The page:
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I've heard that if you eat sweets after big foods, your stomach gets the energy needed to digest and probably bigger part of your lunch will get digested (so it won't transform to fat).

Are there any reliable studies on this topic?

  • Welcome to health SE :-). Food being digested and it not being transformed into fat are two different things - which one are you more interested in? If you read this somewhere, a link to the original claim would be of great help. Thanks! – Lucky Apr 4 '16 at 22:41
  • I have lost and kept off 125+ pounds for 25 years. Whether it is an established, scientific fact is one thing, but I have been using this method for any sized meal for decades. It is as much about feeling SATISFIED as it is about aiding digestion. It works!! – Jackie richards Jun 29 '18 at 22:52
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It might speed up digestion:

http://tidsskriftet.no/article/2182039

But speeding up digestion isn't going to bring you the outcome you desire. Also, a larger amount of simple sugars is more likely to lead to increased energy stored in adipose tissue (fat cells).

Big foods - those with larger, more complex molecules with stronger molecular bonds - such as more complex carbohydrates, proteins, and fats, take longer to digest, and a combination of these and fibre further slow the overall process, meaning that the energy being released into blood-sugar will be less likely to become surplus to requirements and lead to those larger spikes in blood-sugar levels which trigger storage.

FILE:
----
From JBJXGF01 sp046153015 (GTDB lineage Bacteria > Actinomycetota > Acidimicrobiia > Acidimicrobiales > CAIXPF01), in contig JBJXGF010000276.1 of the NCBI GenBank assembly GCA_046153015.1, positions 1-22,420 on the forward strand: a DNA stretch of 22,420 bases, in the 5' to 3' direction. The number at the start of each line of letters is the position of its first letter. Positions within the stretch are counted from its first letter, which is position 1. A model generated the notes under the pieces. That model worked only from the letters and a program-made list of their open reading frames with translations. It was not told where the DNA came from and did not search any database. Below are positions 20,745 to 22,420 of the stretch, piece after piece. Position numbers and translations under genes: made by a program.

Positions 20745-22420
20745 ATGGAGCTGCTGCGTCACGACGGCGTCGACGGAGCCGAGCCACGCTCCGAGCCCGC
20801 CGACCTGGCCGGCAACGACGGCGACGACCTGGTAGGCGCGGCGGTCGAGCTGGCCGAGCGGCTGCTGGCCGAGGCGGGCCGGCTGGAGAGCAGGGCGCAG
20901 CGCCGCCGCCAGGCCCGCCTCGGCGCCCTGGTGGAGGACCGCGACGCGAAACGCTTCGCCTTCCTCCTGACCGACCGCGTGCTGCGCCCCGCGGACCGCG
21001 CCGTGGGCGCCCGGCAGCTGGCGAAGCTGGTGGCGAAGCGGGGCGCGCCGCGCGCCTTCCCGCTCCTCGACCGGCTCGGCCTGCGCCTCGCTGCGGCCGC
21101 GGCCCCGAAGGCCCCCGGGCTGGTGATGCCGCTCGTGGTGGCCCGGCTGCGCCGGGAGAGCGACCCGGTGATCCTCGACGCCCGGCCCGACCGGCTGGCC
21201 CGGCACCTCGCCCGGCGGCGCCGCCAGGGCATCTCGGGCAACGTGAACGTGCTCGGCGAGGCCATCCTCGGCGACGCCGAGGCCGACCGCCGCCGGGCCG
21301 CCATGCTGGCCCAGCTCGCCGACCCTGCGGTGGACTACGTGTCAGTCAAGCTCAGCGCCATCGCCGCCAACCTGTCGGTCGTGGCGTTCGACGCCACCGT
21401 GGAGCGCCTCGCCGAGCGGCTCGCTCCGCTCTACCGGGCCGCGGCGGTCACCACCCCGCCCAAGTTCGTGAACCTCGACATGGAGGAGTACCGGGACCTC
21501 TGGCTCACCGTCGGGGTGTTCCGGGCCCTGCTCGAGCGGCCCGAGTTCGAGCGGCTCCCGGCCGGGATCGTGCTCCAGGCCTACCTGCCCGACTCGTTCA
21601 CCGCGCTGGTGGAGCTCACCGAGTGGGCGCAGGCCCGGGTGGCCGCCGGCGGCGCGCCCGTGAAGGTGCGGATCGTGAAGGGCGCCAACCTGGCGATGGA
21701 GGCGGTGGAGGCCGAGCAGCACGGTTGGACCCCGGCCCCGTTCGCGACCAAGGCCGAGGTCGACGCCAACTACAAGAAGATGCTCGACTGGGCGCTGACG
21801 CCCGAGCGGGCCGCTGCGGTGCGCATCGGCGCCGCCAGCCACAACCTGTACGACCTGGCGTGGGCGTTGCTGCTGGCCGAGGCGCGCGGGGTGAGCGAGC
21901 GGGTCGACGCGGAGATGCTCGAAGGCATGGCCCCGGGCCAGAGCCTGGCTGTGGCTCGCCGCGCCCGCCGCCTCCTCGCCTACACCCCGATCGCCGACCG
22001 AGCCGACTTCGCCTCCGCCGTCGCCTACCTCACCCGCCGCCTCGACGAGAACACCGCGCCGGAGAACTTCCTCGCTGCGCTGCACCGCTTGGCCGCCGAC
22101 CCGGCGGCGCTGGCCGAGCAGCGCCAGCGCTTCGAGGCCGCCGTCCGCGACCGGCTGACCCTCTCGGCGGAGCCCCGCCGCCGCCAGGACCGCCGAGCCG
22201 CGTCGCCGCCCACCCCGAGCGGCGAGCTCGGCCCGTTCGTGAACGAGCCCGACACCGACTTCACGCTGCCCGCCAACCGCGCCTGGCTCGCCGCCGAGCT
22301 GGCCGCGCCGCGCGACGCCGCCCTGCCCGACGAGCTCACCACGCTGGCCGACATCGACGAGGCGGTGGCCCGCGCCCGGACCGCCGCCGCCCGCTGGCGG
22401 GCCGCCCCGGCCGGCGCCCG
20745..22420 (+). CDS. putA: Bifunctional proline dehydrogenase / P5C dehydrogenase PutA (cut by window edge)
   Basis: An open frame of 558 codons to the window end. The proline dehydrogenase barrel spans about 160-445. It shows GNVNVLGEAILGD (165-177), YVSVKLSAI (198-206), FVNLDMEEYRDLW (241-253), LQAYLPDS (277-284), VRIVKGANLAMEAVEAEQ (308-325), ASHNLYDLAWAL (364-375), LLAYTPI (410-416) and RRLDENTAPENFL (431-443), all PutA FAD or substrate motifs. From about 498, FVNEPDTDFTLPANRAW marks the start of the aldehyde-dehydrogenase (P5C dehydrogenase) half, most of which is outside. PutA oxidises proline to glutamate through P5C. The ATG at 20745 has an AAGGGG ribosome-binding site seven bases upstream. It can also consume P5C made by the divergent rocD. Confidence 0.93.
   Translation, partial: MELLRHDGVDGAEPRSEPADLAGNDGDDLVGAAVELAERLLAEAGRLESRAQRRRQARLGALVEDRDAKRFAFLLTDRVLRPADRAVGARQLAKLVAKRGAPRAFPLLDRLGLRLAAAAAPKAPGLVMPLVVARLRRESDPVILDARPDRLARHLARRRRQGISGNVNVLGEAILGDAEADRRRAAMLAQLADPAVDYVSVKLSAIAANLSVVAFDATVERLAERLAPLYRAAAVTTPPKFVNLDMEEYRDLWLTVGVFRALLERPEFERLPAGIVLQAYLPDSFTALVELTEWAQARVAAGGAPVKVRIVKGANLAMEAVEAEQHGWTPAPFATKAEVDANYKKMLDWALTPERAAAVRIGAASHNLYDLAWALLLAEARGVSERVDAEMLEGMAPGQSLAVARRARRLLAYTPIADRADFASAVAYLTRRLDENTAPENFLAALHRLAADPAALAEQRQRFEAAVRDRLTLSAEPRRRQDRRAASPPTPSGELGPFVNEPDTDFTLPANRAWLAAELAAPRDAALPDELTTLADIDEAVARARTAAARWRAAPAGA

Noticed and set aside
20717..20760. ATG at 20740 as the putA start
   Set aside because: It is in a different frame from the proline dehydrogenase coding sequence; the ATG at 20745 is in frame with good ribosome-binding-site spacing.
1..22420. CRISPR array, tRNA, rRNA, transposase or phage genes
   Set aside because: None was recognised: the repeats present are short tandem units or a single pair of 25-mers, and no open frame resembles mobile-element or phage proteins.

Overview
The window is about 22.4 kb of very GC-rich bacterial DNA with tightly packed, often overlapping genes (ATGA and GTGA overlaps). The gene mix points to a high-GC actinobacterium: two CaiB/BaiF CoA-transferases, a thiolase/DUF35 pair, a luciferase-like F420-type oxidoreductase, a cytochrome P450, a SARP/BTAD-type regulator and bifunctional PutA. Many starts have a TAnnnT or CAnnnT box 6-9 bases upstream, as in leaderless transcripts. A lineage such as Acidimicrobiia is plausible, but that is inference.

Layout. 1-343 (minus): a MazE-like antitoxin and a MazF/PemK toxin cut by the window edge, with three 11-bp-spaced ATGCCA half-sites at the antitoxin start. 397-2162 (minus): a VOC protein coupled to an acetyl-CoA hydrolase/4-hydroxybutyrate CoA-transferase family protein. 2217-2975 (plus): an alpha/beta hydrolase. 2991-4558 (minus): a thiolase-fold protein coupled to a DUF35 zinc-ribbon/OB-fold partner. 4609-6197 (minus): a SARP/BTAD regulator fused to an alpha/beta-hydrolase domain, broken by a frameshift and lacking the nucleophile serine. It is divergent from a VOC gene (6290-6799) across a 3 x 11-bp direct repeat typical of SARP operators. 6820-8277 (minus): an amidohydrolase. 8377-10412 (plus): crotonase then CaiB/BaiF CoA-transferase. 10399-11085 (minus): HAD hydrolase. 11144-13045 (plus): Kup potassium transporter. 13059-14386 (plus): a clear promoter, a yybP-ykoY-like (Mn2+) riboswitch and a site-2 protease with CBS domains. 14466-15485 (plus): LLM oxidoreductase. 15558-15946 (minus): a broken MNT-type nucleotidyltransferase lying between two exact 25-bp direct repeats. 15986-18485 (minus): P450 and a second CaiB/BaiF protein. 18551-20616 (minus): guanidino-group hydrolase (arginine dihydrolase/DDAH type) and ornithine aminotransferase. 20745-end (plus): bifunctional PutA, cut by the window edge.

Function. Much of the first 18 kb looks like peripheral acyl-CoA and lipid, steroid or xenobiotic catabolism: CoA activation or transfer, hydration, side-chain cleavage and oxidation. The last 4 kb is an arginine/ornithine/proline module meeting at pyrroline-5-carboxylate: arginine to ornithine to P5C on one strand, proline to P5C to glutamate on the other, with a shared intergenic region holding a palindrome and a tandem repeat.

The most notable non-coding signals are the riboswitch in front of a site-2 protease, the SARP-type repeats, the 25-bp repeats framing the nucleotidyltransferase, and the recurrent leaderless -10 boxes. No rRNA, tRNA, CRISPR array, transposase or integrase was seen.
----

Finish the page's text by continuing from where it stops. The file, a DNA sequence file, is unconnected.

There are things you can do to stimulate or assist the digestive system, like chewing well to start the process, ingesting bitter foods and drinks to stimulate bile, a shot of vinegar if you have low stomach acidity, or even the sort of enzymes you find in things like lactose free milk which contains lactase (although this turns a disaccharides into two more quickly absorbed monosacharides so it's only really recommended for those who are lactose intolerant). A high fibre diet will also improve your intestinal flora long term, as well as it's short term effects on digestion.

Technically an unhealthy and under-active digestive system would be more likely lead to less fat, as the body loses some of the ability to absorb macro and/or micro nutrients, meaning they pass through the system.

In a depleted state, such as after prolonged starvation, or in a diabetic crash, a quick sugar hit might be needed to kick-start the system, but in general the body can easily find the energy it needs, especially for a process as slow and steady as the average 24 hours it takes to digest a meal.

There are things which can reduce cholesterol re-absorption, such as increased fibre, medication, or supplements (although I've heard plant sterols as a supplement can be Sisyphean). Excess cholesterol isn't really about energy though.

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